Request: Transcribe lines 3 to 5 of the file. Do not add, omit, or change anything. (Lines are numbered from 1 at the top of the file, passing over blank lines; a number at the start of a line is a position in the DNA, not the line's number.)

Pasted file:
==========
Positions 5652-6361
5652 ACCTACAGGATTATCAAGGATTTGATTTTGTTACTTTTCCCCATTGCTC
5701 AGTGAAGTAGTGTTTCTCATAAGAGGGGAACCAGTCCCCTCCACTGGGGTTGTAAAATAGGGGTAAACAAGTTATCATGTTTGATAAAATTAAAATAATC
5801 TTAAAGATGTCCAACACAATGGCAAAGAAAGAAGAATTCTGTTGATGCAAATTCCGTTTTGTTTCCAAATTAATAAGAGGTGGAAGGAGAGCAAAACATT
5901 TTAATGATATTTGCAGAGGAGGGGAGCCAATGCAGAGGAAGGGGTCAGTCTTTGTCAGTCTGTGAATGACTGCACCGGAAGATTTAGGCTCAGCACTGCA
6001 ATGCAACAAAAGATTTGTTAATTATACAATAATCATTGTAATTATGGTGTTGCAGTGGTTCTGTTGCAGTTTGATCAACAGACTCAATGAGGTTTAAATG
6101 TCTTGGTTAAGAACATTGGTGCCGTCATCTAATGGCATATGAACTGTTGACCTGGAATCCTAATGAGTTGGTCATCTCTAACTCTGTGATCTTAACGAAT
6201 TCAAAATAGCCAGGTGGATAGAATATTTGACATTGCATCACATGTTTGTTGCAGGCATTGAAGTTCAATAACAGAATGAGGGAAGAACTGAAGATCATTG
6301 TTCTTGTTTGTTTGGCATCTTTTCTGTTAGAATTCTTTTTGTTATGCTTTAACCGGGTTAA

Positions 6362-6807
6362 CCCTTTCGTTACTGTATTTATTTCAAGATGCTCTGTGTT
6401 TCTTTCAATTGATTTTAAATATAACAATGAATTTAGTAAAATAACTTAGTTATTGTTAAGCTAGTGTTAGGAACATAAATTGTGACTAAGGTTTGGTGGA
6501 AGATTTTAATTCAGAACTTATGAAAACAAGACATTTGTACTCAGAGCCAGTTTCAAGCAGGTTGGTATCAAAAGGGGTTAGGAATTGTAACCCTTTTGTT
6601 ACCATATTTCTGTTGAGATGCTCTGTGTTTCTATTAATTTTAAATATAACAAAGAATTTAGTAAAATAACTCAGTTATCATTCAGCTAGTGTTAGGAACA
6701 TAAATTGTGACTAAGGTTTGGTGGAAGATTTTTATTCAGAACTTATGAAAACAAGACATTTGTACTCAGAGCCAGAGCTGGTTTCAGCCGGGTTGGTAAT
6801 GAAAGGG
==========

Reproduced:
5701 AGTGAAGTAGTGTTTCTCATAAGAGGGGAACCAGTCCCCTCCACTGGGGTTGTAAAATAGGGGTAAACAAGTTATCATGTTTGATAAAATTAAAATAATC
5801 TTAAAGATGTCCAACACAATGGCAAAGAAAGAAGAATTCTGTTGATGCAAATTCCGTTTTGTTTCCAAATTAATAAGAGGTGGAAGGAGAGCAAAACATT
5901 TTAATGATATTTGCAGAGGAGGGGAGCCAATGCAGAGGAAGGGGTCAGTCTTTGTCAGTCTGTGAATGACTGCACCGGAAGATTTAGGCTCAGCACTGCA